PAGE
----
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Drug-induced tremor is involuntary shaking due to the use of medication. Involuntary means you shake without trying to do so. The shaking occurs when you move or try to hold your arms, hands, or head in a certain position. It is not associated with other symptoms.
Tremor - drug-induced
Causes, incidence, and risk factors
Drug-induced tremor is a simple nervous system and muscle response to certain medications. Drugs that can cause tremor include the following:
- Cancer medicines such as thalidomide and cytarabine
- Seizure medicines such as valproic acid (Depakote), and sodium valproate (Depakene)
- Asthma medicines such as theophylline and albuterol
- Immunosuppressants such as cyclosporine
- Mood stabilizers such as lithium carbonate
Selective serotonin reuptake inhibitors
Heart medicines such as amiodarone, procainamide, and others
Certain antivirals such as acyclovir and vidarabine
Certain high blood pressure drugs
Epinephrine and norepinephrine
Weight loss medication (tiratricol)
Too much thryoid medication (levothyroxine)
Tetrabenazine, a medicine to treat excessive movement disorder
The tremor may affect the hands, arms, head, or eyelids. It rarely affects the lower body and may not affect both sides of the body equally.
The shaking is usually fast, at about 4 to 12 movements per second.
The tremor may be:
- Episodic (occurring in bursts, sometimes about an hour after taking the medication)
- Intermittent (comes and goes with activity, but not always)
- Sporadic (only happens on occasion)
The tremor can:
- Occur either with movement or at rest
- Disappear during sleep
- Get worse with voluntary movement and emotional stress
Other symptoms may include:
Signs and tests
Your doctor or nurse can make the diagnosis by performing a physical exam and asking questions about your medical and personal history, especially your medication use.
A physical exam will show shaking with movement. There are usually no problems with coordination or mental function.
Other tests are usually not needed. However, further tests may be done to rule out other reasons for the tremor. A tremor that occurs when the muscles are relaxed or that affects the legs or coordination may be a sign of another condition, such as Parkinson's disease. The speed of the tremor can be an important way to determine its cause.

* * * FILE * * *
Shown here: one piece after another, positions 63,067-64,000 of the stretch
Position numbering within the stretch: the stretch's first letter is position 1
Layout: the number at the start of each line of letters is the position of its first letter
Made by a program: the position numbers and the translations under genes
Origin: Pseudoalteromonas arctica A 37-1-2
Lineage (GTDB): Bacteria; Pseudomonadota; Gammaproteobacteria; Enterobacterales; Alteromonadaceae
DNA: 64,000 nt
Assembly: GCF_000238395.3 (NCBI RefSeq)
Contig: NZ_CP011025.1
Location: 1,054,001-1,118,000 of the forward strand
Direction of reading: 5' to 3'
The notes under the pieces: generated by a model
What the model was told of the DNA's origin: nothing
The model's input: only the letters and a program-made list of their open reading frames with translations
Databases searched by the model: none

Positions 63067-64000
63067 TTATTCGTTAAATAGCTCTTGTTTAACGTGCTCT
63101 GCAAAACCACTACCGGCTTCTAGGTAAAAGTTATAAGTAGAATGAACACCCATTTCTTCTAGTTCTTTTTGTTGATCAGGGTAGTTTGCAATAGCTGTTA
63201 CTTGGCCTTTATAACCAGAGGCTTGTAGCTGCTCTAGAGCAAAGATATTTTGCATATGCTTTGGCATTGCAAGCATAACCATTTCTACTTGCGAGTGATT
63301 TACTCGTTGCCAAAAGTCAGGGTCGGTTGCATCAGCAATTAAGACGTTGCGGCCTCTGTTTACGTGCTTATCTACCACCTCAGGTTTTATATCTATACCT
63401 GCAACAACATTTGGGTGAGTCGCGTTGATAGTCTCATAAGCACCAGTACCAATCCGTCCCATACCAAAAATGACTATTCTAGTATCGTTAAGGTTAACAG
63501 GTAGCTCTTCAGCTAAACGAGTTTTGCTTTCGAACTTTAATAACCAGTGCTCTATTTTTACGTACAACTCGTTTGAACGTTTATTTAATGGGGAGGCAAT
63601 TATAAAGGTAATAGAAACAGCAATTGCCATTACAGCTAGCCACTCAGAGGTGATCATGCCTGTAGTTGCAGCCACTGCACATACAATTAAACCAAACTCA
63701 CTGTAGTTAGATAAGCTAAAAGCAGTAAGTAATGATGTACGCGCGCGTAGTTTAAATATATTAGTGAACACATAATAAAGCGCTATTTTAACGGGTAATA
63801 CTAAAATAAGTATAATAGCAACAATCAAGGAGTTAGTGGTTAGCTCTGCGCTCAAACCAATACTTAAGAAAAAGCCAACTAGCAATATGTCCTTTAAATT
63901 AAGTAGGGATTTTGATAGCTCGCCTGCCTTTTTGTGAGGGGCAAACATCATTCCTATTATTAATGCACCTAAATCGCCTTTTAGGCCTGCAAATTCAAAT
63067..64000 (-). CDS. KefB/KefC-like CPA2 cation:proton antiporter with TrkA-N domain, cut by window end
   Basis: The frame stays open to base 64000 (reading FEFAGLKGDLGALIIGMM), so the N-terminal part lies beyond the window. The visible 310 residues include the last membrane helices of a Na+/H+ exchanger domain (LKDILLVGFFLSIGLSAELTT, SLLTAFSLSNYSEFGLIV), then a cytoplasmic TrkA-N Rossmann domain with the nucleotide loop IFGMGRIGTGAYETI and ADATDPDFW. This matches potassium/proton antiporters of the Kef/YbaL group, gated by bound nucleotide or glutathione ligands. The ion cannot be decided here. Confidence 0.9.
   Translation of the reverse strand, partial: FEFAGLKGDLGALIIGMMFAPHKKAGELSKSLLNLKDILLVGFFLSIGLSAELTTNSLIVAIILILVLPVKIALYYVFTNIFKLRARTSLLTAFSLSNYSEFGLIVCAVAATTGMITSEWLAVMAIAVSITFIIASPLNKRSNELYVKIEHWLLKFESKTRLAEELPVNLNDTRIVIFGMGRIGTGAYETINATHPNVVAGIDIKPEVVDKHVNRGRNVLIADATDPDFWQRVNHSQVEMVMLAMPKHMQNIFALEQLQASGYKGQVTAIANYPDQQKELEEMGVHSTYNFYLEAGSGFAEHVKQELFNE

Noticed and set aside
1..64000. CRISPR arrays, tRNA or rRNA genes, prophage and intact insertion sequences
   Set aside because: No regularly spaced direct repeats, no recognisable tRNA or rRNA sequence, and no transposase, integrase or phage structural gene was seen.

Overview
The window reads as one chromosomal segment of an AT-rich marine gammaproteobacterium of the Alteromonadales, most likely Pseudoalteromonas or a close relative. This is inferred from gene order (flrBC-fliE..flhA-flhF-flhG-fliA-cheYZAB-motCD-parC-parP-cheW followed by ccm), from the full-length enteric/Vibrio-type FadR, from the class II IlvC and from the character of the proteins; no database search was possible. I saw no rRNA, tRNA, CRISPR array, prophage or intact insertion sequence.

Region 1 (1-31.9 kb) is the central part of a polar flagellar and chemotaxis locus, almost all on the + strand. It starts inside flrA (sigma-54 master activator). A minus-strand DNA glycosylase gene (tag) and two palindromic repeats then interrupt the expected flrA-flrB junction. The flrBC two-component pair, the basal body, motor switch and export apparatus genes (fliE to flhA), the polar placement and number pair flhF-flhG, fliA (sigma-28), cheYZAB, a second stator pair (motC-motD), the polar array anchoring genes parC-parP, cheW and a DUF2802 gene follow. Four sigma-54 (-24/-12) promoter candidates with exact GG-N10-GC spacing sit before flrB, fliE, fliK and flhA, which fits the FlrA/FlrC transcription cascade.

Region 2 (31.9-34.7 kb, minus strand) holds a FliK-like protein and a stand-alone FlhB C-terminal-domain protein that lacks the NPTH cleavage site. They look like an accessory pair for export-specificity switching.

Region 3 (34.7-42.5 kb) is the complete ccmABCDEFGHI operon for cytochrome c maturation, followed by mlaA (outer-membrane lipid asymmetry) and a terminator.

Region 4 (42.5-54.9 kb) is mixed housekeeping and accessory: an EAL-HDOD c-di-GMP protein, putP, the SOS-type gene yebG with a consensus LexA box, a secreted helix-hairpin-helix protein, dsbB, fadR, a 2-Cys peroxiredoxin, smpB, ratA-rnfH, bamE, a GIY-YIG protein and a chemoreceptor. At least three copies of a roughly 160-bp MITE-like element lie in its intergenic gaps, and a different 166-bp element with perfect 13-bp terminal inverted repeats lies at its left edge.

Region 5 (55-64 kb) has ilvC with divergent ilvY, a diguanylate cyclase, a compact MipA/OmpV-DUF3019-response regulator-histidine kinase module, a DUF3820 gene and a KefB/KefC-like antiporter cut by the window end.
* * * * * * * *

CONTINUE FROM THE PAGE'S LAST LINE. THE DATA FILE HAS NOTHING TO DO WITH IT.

Other causes of tremors may include:
Blood tests and imaging studies (such as a CT scan of the head, brain MRI, and x-rays) are usually normal.
Drug-induced tremor will usually go away when you stop taking the medicine that is causing the shaking.
You may not need treatment or changes in medications if the tremor is mild and does not interfere with your daily activity.
If the benefit of the medicine is greater than the problems caused by the tremor, you may try different doses or types of medicines. Different doses or similar medications may not cause the tremor.
In rare cases, a drug such as propanalol may be added to help control the tremor.
Never stop taking any medicine without first talking to your health care provider.
Severe tremor can interfere with daily activities, especially fine motor skills such as writing, and other activities such as eating or drinking.
Calling your health care provider
Call your health care provider if you are taking a medication and a tremor develops that interferes with your activity or is accompanied by other symptoms.
Always tell your doctor about the medicines you take. Take over-the-counter drugs with caution, especially those that contain stimulants or a medicine called theophylline.
Caffeine can cause tremor and make tremor caused by other medications worse. Avoid caffeinated drinks such as coffee, tea, and soda. Also avoid other stimulants if you have tremor.
Elble RJ. Tremor: Clinical features, pathophysiology, and treatment. Neurol Clin. 2009;27:679-695.
Jankovic J, Lang AE. Movement disorders: Diagnosis and assessment. In: Daroff RB, Fenichel GM, Jankovic J, Mazziotta JC. eds. Bradley's Neurology in Clinical Practice. 6th ed. Los Angeles, Ca: Saunders Elsevier;2012:chap 21..
Lang A. Other movement disorders. In: Goldman L, Schafer AI, eds. Cecil Medicine. 24th ed. Philadelphia, Pa: Saunders Elsevier; 2011:chap 417.
- Last reviewed on 7/15/2012
- Linda J. Vorvick, MD, Medical Director and Director of Didactic Curriculum, MEDEX Northwest Division of Physician Assistant Studies, Department of Family Medicine, UW Medicine, School of Medicine, University of Washington. Also reviewed by David Zieve, MD, MHA, Medical Director, A.D.A.M. Health Solutions, Ebix, Inc.
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This page was last updated: May 20, 2014